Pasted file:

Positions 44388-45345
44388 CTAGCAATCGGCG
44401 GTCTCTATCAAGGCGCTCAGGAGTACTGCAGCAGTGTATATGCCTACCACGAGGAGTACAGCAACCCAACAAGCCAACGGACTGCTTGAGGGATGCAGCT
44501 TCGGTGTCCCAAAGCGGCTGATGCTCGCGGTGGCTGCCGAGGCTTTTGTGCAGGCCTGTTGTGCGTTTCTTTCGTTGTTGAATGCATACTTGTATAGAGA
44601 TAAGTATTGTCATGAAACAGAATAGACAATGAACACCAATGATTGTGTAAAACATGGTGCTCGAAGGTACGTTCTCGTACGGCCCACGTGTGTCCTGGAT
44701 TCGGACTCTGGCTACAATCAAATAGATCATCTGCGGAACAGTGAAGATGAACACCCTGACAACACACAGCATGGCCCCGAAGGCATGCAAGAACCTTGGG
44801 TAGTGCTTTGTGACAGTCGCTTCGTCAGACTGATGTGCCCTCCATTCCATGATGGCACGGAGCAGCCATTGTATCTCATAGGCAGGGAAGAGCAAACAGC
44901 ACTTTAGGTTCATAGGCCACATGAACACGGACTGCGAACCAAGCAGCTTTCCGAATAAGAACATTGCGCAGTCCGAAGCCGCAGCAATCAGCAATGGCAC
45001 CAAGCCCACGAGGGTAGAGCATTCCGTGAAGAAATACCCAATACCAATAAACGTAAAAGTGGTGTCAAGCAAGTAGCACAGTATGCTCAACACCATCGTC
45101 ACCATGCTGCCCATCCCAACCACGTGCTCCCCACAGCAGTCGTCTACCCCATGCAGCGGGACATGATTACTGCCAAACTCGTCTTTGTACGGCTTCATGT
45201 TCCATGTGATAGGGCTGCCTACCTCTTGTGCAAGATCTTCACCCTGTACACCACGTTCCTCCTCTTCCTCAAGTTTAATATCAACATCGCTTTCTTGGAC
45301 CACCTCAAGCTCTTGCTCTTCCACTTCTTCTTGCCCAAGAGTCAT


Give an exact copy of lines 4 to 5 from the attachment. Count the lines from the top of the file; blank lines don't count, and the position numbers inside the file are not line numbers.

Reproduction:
44501 TCGGTGTCCCAAAGCGGCTGATGCTCGCGGTGGCTGCCGAGGCTTTTGTGCAGGCCTGTTGTGCGTTTCTTTCGTTGTTGAATGCATACTTGTATAGAGA
44601 TAAGTATTGTCATGAAACAGAATAGACAATGAACACCAATGATTGTGTAAAACATGGTGCTCGAAGGTACGTTCTCGTACGGCCCACGTGTGTCCTGGAT